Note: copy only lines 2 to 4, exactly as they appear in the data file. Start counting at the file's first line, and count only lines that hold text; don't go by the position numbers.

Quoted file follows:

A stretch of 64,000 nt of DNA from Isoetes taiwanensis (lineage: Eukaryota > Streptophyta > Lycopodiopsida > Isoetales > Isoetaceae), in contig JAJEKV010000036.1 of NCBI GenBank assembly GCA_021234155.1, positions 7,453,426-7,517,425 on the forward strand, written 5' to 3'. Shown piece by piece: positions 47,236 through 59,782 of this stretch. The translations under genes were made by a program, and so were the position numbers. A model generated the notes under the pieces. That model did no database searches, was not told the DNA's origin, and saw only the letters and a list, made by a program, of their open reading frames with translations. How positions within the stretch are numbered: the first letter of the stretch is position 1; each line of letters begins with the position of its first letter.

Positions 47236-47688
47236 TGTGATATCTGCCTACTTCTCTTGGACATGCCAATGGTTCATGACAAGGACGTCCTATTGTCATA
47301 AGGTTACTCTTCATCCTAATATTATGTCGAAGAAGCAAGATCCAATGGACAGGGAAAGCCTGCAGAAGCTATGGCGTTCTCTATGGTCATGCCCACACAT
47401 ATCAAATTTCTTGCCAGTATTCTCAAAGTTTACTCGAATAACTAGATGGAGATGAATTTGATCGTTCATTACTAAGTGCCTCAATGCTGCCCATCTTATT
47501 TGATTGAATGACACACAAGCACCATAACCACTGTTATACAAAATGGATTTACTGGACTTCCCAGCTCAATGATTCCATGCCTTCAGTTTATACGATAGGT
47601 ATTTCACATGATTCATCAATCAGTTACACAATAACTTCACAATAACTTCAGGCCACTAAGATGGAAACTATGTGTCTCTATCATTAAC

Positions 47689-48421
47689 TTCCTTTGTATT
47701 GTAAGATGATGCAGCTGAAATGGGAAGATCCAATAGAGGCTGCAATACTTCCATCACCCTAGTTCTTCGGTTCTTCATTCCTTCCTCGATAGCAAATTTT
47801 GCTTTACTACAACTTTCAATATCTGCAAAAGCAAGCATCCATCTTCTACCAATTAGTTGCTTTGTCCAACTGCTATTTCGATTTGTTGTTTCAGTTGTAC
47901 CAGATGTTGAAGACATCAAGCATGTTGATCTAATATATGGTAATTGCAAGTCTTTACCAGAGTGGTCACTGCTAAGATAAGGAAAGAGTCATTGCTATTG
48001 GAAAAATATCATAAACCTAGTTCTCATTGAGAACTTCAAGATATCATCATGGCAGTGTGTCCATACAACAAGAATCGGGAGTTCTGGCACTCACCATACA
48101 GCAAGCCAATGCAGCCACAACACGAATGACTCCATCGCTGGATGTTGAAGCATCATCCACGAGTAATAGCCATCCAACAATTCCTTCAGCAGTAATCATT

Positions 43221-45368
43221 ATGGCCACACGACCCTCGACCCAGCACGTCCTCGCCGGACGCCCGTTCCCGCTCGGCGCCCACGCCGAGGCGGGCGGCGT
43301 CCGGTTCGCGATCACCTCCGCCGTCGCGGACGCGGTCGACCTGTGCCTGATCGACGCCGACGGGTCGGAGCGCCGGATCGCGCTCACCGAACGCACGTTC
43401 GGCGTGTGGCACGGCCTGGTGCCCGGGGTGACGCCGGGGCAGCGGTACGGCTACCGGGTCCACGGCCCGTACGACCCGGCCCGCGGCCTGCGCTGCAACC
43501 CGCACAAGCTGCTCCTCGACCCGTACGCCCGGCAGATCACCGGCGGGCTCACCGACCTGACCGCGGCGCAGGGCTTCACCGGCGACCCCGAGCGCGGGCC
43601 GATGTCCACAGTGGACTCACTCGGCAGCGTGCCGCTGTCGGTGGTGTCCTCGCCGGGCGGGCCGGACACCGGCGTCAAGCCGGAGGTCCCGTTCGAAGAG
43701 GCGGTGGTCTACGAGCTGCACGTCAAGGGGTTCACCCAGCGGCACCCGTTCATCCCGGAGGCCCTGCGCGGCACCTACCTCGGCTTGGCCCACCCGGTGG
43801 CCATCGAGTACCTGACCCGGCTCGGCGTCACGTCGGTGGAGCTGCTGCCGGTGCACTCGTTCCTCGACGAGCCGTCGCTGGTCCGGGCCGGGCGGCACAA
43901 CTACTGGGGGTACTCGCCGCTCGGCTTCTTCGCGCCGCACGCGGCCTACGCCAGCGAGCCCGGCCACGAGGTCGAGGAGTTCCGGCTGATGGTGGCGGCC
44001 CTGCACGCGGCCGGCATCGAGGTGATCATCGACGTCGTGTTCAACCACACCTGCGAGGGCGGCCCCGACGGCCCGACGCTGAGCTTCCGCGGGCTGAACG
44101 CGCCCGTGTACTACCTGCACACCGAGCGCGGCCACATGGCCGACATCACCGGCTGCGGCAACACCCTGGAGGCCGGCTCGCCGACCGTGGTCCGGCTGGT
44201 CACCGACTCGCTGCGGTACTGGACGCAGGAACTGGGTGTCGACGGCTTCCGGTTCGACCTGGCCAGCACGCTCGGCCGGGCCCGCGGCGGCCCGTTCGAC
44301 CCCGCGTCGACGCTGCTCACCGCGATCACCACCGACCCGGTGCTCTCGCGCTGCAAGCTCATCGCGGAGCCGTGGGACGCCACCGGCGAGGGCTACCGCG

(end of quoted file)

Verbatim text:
Positions 47236-47688
47236 TGTGATATCTGCCTACTTCTCTTGGACATGCCAATGGTTCATGACAAGGACGTCCTATTGTCATA
47301 AGGTTACTCTTCATCCTAATATTATGTCGAAGAAGCAAGATCCAATGGACAGGGAAAGCCTGCAGAAGCTATGGCGTTCTCTATGGTCATGCCCACACAT